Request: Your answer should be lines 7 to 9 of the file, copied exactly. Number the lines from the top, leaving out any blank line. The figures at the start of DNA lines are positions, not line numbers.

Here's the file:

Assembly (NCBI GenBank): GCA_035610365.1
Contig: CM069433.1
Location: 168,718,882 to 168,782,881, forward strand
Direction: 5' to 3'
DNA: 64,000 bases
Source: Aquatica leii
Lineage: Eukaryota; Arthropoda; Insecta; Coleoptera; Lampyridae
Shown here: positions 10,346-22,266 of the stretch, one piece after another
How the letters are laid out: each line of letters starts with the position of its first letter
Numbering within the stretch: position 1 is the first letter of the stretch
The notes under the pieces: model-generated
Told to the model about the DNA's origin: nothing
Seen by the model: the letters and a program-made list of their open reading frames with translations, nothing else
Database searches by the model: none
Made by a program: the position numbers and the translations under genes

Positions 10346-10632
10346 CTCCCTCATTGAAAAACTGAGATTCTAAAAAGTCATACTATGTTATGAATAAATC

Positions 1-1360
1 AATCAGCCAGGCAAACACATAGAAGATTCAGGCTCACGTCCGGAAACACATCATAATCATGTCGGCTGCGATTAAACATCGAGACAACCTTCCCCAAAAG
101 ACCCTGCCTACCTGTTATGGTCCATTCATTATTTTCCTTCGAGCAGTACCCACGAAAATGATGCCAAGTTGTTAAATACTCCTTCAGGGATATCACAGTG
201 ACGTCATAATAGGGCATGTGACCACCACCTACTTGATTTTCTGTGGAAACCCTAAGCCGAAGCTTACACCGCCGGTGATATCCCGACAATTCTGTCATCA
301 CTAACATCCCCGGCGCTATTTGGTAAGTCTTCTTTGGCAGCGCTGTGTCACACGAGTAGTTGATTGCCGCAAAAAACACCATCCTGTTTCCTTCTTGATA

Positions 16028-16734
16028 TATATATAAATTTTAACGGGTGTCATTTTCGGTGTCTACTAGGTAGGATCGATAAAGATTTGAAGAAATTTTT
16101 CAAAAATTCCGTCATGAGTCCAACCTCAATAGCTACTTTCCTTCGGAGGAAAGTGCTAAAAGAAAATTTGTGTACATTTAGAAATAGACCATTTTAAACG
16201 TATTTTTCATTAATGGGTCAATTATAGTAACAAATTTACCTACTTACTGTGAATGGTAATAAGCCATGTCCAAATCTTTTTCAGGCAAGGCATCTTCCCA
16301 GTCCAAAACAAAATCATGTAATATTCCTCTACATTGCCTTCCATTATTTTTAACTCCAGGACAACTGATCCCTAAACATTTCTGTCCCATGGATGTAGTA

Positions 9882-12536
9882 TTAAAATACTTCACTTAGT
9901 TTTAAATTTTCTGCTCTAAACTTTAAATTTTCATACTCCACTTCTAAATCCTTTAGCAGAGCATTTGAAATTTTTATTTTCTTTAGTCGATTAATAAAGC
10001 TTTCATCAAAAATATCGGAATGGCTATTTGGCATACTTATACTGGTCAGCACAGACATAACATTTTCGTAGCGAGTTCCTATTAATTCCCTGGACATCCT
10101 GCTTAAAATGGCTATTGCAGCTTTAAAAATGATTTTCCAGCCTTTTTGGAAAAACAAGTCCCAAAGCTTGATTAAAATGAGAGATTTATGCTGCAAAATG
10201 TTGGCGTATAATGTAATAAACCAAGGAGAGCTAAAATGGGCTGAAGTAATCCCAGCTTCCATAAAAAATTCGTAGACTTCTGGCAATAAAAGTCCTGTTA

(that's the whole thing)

Lineage: Eukaryota; Arthropoda; Insecta; Coleoptera; Lampyridae
Shown here: positions 10,346-22,266 of the stretch, one piece after another
How the letters are laid out: each line of letters starts with the position of its first letter